And for those more advanced, who want to work with well-known artists, there are the workshops which take place primarily in the shoulder seasons, April to June and September to late October. These workshops are conducted by nationally famous artists from all over the United States. Again, the tuition for these workshops is reasonable considering the distinguished artists conducting the sessions. These workshops last between two and four days and are hands-on with the artist giving instruction and making constructive comments on the student’s work. The workshops offer a phenomenal opportunity for local people to learn with the best.

Angela spoke of one upcoming workshop in particular. Mary Whyte was the 2016 Gold Medal Award recipient from the Portrait Society of America and will be conducting a workshop in 2018. Mary lives on John’s Island in South Carolina and is an artist, teacher and author. Her subjects are often the Gullah descendants of coastal Carolina slaves. Angela told me the workshop is drawing great interest and that, at present, there are 100 people on the waiting list.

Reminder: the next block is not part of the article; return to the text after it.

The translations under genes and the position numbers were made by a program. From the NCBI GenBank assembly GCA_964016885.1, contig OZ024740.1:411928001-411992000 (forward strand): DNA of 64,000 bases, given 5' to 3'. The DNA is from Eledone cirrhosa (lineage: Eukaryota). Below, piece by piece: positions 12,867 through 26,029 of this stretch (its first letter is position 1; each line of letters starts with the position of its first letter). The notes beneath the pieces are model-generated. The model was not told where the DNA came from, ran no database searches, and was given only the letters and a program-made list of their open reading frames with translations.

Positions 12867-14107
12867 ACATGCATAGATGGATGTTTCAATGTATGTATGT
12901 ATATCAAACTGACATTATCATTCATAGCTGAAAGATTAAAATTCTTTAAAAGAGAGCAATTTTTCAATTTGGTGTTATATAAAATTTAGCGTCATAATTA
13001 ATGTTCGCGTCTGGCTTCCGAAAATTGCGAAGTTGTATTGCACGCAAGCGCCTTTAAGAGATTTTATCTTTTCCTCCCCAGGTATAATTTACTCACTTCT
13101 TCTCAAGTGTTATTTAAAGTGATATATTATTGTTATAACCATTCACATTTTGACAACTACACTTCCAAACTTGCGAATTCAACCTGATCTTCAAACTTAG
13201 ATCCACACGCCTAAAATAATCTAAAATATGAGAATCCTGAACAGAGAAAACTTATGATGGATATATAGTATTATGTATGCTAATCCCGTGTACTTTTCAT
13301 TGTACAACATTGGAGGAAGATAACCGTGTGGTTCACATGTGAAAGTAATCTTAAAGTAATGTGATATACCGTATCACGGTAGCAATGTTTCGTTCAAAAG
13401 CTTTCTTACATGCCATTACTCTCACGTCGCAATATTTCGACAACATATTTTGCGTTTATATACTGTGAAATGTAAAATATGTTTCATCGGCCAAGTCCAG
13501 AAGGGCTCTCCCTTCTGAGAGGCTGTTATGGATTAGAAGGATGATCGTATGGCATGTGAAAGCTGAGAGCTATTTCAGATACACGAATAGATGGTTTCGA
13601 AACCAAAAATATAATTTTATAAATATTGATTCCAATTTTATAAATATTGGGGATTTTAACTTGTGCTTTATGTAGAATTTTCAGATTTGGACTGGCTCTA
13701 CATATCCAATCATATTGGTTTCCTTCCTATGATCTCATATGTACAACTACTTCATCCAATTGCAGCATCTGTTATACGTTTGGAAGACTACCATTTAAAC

The next big surprise for me was what you find downstairs at the Center. There is a substantial space for those interested in pottery. It’s a space where members can do their work and also learn at the classes offered by the Center. The Center is about to get a new better kiln. Next, we viewed the area dedicated to metal work and jewelry. Again, for those interested, instruction is offered in metal working, jewelry design and construction.

The students at the Center range from the very young to the surprisingly old. Interest in art is not dependent on age. Angela did say that instruction was very popular with the Cape’s retired population. Lots of interested people put off developing their skills until their retirement years. All are welcome, and beginners can experiment with whatever they choose.